Glenn Lowry, the director of the MoMA, confirmed that the American Folk Art Museum, designed by Tod Williams and Billie Tsien Architects, will be demolished in order to make way for a re-design and expansion spearheaded by Diller Scofidio + Renfro (DS+R).

The new year is beginning with very bad news from very good architects. Diller Scofidio + Renfro, the firm that was hired by the Museum of Modern Art to plan the next stage of its seemingly endless expansion, has decided to pursue a plan that calls for the demolition of the former Museum of American Folk Art, the small gem of a building by Tod Williams and Billie Tsien that has the misfortune of being next door to MoMA’s existing building on West 53rd Street. That puts it in between MoMA and the site of a planned residential condominium tower to the west, the base of which is to contain new gallery space for the museum. While the former folk-art museum doesn’t block all space for connecting MoMA and its new building—it is barely bigger than a townhouse, and there is room for the old and new structures to meet behind the folk-art museum, on the north side of the site—the architects and the museum say that single connection isn’t enough for adequate circulation. The new galleries won’t work unless visitors can enter the new wing one way and exit another, and that kind of continuous loop is only possible if the site occupied by the small, now empty folk-art museum is cleared and made available to MoMA.1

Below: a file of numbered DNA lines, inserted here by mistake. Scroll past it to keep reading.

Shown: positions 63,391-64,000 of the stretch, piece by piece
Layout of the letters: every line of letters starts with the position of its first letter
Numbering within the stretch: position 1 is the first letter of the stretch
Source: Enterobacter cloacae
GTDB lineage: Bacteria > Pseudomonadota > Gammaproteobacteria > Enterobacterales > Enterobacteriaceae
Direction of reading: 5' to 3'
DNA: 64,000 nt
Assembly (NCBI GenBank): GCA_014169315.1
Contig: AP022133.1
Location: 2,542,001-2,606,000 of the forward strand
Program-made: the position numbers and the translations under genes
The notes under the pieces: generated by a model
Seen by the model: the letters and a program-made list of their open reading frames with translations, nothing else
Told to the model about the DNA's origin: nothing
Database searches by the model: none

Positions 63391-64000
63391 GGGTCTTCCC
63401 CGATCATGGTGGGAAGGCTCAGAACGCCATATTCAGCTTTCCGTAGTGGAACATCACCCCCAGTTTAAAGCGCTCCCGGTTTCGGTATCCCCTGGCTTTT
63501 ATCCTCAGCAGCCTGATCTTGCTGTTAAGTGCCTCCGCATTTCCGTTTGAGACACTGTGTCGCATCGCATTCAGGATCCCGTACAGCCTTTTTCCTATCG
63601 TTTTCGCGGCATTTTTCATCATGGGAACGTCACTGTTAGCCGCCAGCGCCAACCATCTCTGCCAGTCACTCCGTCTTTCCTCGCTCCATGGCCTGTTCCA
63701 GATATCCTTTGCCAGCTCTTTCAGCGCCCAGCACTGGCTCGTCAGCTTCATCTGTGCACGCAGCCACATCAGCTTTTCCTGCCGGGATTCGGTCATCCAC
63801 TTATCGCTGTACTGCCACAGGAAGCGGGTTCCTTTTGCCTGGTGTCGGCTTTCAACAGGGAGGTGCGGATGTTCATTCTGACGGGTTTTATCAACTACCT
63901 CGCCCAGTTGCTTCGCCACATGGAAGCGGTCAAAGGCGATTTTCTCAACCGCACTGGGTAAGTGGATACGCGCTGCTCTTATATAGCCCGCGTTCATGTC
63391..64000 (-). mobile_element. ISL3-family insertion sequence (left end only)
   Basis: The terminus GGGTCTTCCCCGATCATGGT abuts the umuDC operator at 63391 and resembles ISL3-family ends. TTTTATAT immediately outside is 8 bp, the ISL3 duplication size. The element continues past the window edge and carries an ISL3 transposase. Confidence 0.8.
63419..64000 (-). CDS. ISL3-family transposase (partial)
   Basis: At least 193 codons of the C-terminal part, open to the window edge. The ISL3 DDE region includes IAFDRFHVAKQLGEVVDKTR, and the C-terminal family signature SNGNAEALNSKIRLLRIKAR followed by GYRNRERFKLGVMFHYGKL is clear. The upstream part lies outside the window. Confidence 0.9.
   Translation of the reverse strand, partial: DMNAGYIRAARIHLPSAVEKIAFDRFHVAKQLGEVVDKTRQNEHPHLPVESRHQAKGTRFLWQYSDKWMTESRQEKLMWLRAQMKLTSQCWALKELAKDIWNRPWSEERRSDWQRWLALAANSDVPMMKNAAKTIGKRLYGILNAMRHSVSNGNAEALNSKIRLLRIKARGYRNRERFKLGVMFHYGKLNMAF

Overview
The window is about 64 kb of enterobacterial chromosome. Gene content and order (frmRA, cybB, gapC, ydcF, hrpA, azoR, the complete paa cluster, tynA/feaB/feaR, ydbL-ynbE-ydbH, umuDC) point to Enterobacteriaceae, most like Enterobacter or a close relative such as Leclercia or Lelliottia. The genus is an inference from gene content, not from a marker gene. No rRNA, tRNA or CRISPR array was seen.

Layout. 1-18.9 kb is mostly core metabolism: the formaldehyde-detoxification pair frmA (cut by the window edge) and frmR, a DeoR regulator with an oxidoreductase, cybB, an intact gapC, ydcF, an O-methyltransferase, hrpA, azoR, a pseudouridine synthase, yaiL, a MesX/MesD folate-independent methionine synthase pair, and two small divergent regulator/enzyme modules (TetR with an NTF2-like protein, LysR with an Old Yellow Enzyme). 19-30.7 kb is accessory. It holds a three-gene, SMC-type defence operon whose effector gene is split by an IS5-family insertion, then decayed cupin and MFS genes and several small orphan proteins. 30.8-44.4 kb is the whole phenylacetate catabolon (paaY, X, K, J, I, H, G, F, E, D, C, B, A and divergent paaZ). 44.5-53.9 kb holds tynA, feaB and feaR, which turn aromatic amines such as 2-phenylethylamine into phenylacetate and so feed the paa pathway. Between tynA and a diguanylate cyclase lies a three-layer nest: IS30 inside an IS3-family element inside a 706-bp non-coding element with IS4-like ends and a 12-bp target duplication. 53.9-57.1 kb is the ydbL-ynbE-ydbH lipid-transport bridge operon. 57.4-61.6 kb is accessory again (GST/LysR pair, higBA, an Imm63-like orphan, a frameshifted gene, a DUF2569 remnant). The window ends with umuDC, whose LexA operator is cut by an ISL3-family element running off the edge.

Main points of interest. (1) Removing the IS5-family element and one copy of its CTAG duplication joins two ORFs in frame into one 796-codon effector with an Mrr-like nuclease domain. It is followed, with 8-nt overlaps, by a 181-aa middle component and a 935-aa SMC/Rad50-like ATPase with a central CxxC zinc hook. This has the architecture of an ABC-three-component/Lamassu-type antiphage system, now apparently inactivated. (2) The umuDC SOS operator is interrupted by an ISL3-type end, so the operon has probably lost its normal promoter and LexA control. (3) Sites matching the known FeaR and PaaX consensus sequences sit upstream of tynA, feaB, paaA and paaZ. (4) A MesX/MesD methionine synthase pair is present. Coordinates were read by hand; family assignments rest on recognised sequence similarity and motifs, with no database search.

The new design does contain several persuasive virtues. It creates new access points, including a free 54th Street entrance to the sculpture garden, now sealed behind a high penitentiary wall. It peels off a strip of the black-glass façade along 53rd Street to soften that NSA-headquarters look. It alleviates the Penn Station–at-rush-hour feeling of the through-block lobby by opening new passageways and sprucing up the box office and coat check. Most of all, it adds more than 30,000 square feet of new exhibition space on three floors. Which is, roughly, the equivalent of one ample Chelsea gallery. A lot of art is going to stay in storage.

The architects accomplish all this not through wholesale reconstruction but by the kind of surgical interventions that Diller Scofidio + and Renfro carried out at Lincoln Center. That renovation turned out to be simultaneously subtle and transformative. It’s possible that as the architects refine their work, MoMA will receive a similarly rejuvenating spa treatment. Maybe seeing the Picassos will get more pleasant, and the whole complex will shed its cold, corporate air. But for now the design feels less like an optimistic hosanna than a mournful chorus of compromises.2

From the days both the new MoMA and the American Folk Art Museum opened, it was clear to almost all in the art world that they were tragic failures in terms of their primary missions. Now those disasters are joined forever. Perhaps this is as it should be. I suppose a lot of design critics will rave about MoMA's new showy event spaces, just as they did when these museums opened a decade ago. It kills me to write this, because I’ll be visiting MoMA for the rest of my life, but I left that meeting knowing for certain that I will never get to see its incredible collection shown properly. Good-bye, MoMA. I loved you.3

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